Japan on Monday commemorated the 27th anniversary of the Kobe earthquake which killed 6,434 people in 1995.
A massive 7.3 magnitude earthquake hit the western Japanese city of Kobe bringing disaster in the region with lives and properties lost.
Three people still remain missing from the disaster while around 10,000 others were severely injured and some 640,000 buildings were affected.
Early Monday, the victims’ families and natives observed a moment of silence at 5:46 a.m. (2046GMT Sunday) in the city.
It was this time on Jan. 17, 1995, that the Great Hanshin Earthquake struck the port city in Hyogo province and neighboring areas, Tokyo-based Kyodo News reported.
The COVID-19, however, has restricted the number of people and events to mark national days in Japan.
People prayed at the memorial event at a park in Kobe and laid flowers in memory of the victims. They also lit about 3,000 bamboo lanterns.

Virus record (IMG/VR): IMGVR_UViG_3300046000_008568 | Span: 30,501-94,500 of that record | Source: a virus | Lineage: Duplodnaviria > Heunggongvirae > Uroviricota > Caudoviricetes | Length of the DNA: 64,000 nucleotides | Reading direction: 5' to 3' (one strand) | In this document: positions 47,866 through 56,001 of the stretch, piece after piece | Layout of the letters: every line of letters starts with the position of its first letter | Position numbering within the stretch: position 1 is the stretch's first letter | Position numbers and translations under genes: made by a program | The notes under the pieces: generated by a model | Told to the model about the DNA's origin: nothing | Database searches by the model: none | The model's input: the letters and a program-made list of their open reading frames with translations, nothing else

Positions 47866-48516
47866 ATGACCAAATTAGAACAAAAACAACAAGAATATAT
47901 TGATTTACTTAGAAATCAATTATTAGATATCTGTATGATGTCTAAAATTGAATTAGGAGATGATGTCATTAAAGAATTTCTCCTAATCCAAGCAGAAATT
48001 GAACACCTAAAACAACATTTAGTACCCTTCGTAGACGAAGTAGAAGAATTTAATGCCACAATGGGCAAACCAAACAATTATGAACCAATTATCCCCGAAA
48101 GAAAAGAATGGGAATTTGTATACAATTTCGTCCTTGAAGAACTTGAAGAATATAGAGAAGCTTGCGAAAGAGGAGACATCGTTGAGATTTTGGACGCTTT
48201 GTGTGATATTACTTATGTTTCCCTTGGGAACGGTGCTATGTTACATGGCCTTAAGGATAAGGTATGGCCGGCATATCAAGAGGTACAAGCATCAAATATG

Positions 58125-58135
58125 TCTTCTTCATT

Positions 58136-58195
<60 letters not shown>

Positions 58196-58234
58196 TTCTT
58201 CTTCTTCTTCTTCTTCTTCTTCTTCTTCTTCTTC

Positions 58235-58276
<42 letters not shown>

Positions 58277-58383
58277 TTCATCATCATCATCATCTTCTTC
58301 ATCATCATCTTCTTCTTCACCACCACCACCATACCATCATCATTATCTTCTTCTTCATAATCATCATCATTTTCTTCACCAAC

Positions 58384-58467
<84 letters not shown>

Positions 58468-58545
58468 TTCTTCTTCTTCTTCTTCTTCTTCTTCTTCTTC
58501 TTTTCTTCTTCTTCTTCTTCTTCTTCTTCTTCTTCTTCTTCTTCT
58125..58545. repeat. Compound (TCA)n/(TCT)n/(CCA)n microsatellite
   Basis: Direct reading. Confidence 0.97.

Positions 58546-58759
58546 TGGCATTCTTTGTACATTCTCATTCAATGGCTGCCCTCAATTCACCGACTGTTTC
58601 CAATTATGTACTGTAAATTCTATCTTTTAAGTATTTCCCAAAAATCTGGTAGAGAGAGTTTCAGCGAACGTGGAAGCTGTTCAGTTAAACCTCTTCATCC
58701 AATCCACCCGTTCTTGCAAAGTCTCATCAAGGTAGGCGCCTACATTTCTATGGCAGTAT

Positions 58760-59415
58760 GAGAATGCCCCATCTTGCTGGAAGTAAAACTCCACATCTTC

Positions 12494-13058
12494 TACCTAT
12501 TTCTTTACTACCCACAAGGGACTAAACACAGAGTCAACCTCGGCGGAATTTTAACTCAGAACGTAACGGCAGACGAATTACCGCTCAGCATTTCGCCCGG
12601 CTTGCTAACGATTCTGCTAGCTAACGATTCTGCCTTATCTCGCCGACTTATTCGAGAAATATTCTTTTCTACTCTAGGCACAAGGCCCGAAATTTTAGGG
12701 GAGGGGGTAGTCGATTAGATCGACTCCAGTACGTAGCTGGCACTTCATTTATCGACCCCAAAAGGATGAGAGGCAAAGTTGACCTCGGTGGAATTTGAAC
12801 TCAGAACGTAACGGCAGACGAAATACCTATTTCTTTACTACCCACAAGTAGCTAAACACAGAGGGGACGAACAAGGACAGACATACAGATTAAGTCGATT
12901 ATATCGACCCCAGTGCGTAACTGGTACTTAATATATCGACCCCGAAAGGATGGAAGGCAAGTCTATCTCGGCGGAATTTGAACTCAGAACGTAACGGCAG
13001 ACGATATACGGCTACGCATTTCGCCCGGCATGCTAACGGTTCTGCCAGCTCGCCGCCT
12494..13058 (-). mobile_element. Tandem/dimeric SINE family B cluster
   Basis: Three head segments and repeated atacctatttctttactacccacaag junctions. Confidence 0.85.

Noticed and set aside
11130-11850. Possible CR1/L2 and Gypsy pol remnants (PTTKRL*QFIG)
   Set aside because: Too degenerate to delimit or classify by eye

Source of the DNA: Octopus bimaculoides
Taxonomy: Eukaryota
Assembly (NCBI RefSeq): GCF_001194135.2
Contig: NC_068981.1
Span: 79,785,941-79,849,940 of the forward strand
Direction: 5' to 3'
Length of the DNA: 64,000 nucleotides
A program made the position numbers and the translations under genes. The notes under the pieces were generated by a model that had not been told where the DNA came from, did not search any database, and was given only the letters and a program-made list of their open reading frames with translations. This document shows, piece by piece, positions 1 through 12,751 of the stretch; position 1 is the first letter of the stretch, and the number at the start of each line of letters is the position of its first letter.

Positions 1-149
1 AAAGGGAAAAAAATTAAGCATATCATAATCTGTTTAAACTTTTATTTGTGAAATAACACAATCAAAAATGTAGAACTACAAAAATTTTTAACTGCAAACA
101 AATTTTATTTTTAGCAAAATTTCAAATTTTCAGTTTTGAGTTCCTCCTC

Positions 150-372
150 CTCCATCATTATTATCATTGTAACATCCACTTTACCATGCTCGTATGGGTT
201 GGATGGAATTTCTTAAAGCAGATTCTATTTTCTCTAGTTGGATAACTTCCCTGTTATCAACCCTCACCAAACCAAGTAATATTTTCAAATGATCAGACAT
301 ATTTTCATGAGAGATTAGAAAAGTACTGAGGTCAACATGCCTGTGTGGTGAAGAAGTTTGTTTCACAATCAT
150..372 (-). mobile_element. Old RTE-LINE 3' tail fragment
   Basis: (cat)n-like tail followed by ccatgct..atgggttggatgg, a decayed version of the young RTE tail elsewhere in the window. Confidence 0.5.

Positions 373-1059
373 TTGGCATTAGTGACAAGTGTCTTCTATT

Relatives recalled memories of their loved ones who lost their lives in the disaster.
Chizu Takai, 60, who lost her son in the quake, said: “I would like to live life to the full. That would make my son happy, I believe.”
“We will continue to deal with the issue of how to pass on experiences and lessons from the earthquake to the next generation without losing them to time as the number of citizens who did not experience the disaster is increasing,” said Kobe Mayor Kizo Hisamoto.
Hisamoto said Kobe's experiences of post-quake reconstruction will contribute to the know-how of other regions of the country.
“The city will continue contributing to risk reduction and disaster management, health and safety in other municipalities and regions.
“We will learn from experiences from the quake and advance preparations for disasters to come,” he added.